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Aid trickles in to devastated Philippines

Aid and relief workers are just beginning to reach the Philippines, following the devastation wreaked by super Typhoon Haiyan.
A Philippine air force officer hands out orange slices to typhoon survivors as they line up to board a C-130 military transport plane, Tuesday, Nov. 12, 2013, in Tacloban city, central Philippines.

Updated at 1:10 p.m. - Aid and relief workers is just beginning to reach the Philippines, following the devastation wreaked by super Typhoon Haiyan.

Since Haiyan—the worst storm to ever make landfall—hit days ago, 1,774 have been confirmed dead and 2,784 are confirmed injured, but those numbers are expected to rise as relief workers finally make it to the hardest hit areas. The president of the Philippines announced on Tuesday that the death toll would likely rise to between 2000 and 2,500; earlier estimates that 10,000 were dead came from an "emotional" official, the president said. 

Many regions are still inaccessible, but the ones that are show enormous damage.

USAID sent a disaster response team to inspect the second largest city in the Leyte Province, Ormoc, and found that the typhoon had damaged or destroyed 80% - 90% percent of the housing.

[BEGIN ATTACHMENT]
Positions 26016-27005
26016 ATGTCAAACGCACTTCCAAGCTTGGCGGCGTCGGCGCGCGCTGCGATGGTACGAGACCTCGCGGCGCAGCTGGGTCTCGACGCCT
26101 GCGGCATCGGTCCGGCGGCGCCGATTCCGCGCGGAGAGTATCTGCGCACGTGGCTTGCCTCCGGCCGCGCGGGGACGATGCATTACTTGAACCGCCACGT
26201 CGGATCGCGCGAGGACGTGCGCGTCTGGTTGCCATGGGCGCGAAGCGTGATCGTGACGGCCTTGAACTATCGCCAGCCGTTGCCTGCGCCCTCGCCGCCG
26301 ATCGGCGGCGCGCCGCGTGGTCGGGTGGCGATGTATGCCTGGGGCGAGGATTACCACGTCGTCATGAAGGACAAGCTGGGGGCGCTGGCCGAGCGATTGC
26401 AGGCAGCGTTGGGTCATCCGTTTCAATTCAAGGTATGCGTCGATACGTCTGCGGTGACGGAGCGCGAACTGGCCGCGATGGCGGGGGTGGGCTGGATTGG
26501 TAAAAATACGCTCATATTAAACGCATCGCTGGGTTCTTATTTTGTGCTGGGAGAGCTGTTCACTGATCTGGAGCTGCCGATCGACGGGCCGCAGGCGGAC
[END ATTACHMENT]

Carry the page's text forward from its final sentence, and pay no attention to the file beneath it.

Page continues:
Also in Leyte, the city of Tacloban is in ruins. Bodies liter the streets and supplies are hard to come by; more than 56,000 homes have been destroyed by one estimate and another 83,000 damaged.

“We survived the typhoon and now we’re questioning ourselves how to survive,” survivor Mikan Santos told NBC.

Government officials report that 9.7 million people have been affected by Typhoon Haiyan in the Philippines; 23,200 houses have been damaged or destroyed. At least 615,770 people have been displaced by the storm in the Philippines, and 792,000 people were evacuated in advance of the storm.

The U.S. is sending $20 million in aid and 243 U.S. military officials are there helping with relief efforts. 

Half of those funds will go toward immediate relief—handing out emergency supplies and clean water, in addition to improving sanitation and accessibility—and half will go to airlifting food in and procuring food to the most damaged areas. Immediately, 55 metric tons of food will be airlifted in from Miami to feed 20,000 children under five and 15,000 adults for five days. Another 1,020 metric tons of rice from Sri Lanka will be funded by the relief; arriving in three weeks, it will help feed 60,000 for a month.

Jed Mabilog, the mayor of Iloilo City on the island of Panay, reported to NBC News that “almost 80% of the northern area of the province of Iloilo has been flattened, meaning buildings, churches, hospitals have all been destroyed,” he said. "At the moment most of the roads are still not passable and there are still a lot of challenges on the delivery of food, water and medicine and all the other basic needs.”